Table 2. Comparative analysis of antimicrobial and anti-biofilm potential of thymol, carvacrol and citral against biofilm forming micro-organisms
|MicroOrganisms (Strain)||Essential Oil Active Components (μg/ml)|
|Stapylococcus aureus (6MEa, ATCC 6538b)||300a||600a||2,500a||100a||600a||2,500a||500b||500b||1,000b||29)|
|Stapylococcus epidermidis (ATCC 35984)||600||1,250||5,000||300||1,250||5,000||-||-||30)|
|Klebsiella pneumoniae (OXA-48)||200||200||-||125||125||-||-||-||-||31)|
|Pseudomonas aeruginosa (GIM)||800||800||-||250||500||-||-||-||-||32)|
|Acetinobacter baumanni (SIM)||200||400||-||62||250||-||-||-||-||33)|
|Candida albicans (ATCC 66396d, 04d)||100c||-||300c||97.6c||-||292.8c||148.62d||-||594d||34)|
|Candida glabrata (IHEM 9556e, ATCC 2001f)||200e||-||1,250e||195.2e||-||1,250e||128f||-||-||35)|
|Candida parapsilosis (ATCC 22019)||200||-||600||195.2||-||1,250||500||-||5,000||36)|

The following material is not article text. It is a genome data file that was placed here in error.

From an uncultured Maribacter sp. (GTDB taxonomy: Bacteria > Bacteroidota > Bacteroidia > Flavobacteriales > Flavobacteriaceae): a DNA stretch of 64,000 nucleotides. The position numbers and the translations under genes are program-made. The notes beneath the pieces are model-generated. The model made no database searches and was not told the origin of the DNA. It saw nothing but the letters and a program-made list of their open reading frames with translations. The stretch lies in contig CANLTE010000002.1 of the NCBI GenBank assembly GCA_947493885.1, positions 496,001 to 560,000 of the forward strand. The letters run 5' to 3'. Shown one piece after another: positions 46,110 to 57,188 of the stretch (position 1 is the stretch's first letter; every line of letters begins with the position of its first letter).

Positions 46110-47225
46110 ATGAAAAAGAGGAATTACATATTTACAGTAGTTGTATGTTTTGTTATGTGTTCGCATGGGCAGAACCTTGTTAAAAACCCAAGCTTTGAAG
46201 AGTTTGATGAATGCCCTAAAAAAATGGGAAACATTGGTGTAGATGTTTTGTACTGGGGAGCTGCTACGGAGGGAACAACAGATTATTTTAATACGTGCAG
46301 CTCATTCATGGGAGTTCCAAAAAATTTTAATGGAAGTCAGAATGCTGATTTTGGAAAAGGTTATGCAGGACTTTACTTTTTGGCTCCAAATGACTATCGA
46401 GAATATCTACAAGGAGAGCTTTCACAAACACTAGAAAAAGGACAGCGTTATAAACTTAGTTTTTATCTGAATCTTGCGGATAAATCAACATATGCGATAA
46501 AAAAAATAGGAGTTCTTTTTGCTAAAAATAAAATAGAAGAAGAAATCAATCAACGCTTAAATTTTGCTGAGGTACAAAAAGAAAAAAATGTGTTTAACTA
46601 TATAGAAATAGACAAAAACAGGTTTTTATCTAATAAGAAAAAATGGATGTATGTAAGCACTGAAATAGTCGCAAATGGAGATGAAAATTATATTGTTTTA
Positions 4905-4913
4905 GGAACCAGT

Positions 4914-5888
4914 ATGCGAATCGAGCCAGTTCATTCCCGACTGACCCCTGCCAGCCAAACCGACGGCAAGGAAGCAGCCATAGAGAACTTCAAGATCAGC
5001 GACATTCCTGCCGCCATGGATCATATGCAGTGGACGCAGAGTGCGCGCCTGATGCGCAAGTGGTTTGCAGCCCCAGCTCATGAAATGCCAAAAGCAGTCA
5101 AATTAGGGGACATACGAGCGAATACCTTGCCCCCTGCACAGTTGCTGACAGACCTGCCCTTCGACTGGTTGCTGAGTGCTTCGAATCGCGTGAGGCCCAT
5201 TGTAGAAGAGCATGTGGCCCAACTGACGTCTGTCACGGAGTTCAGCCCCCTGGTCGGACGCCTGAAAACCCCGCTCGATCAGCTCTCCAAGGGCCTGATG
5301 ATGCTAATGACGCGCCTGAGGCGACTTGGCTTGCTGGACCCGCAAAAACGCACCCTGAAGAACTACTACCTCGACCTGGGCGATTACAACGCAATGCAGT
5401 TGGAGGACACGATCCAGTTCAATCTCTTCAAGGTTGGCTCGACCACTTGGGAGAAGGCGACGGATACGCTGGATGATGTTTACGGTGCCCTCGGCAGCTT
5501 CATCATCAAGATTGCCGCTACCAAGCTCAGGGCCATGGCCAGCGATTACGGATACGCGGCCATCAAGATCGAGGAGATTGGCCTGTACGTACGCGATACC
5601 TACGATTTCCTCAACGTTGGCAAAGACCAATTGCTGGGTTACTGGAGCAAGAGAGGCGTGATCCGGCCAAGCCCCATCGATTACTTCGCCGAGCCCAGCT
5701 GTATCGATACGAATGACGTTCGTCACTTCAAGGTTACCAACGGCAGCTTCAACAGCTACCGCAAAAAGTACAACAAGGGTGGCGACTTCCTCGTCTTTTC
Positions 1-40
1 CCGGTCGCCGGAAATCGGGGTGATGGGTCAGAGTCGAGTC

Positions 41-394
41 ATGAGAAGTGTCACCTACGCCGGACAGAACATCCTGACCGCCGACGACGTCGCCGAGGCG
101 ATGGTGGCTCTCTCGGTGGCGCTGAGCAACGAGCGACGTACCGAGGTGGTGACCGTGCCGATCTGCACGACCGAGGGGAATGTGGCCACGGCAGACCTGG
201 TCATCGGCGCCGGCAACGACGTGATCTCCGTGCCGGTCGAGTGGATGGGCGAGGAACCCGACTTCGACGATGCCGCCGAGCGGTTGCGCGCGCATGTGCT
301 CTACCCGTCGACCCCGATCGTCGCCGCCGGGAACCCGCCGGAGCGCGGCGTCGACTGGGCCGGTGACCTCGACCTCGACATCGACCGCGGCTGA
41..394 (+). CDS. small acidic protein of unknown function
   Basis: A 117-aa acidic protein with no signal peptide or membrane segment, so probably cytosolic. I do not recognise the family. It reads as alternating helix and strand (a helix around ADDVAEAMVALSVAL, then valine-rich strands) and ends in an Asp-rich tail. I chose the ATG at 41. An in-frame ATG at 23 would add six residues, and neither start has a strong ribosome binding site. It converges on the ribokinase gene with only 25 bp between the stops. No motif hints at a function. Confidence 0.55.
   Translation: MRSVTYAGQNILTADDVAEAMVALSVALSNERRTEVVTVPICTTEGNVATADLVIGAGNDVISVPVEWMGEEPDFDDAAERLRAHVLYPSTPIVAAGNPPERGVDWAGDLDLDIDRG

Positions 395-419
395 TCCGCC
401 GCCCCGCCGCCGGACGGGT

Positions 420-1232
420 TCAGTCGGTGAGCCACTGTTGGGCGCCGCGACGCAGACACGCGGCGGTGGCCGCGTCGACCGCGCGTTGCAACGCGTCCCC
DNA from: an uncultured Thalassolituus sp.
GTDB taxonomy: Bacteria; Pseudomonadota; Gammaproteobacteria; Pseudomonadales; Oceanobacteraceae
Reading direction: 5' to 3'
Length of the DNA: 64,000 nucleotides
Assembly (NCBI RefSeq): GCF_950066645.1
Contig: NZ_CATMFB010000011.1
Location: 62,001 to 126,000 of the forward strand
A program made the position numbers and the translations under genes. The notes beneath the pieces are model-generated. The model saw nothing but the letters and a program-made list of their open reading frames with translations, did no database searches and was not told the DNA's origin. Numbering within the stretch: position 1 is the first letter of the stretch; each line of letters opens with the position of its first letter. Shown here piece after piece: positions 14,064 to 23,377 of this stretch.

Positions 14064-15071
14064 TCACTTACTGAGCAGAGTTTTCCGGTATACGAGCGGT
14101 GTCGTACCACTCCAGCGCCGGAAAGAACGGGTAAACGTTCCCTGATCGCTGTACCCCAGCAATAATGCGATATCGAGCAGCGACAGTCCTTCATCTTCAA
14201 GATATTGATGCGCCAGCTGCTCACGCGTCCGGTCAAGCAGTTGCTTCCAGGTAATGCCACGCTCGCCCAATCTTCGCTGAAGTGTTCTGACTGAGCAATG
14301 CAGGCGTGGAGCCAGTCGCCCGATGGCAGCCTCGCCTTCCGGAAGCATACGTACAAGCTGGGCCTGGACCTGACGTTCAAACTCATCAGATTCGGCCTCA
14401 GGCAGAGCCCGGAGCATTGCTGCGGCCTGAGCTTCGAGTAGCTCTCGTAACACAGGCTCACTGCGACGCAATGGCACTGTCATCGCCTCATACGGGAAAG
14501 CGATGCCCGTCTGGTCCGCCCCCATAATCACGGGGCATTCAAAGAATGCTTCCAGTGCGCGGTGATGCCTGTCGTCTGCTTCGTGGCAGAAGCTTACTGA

|Cryptococcus neoformans (NCIM 3541)||16||32||128||32||64||256||64||128||256||37)|
|Cryptococcus laurentii (NCIM 3373)||8||16||64||16||32||128||32||64||256||38)|
Carvacrol and thymol may also be responsible for the effects observed on biofilm formation. Knowles et al. 41) suggested that continued exposure of Staph aureus to non-biocidal concentrations of carvacrol disrupted normal development of dual-species biofilm, preventing the build up of protein mass, arresting at the microcolony stage. Alternatively, the oils could interact with surface proteins, leading to an alteration of the bacterial cell surface and in part compromising the initial attachment phase to polystyrene microtitre plates. In this context, Juven et al. 42) suggested a reaction between phenolic compounds (such as thymol) and bacterial membrane proteins.